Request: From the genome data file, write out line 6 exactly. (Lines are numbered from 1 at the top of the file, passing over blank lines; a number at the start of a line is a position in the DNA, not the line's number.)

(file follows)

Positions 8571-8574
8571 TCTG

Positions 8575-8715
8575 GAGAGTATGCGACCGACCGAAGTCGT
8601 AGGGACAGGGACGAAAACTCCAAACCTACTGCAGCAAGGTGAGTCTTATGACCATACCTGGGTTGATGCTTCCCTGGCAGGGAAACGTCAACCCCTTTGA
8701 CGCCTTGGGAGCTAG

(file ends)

8701 CGCCTTGGGAGCTAG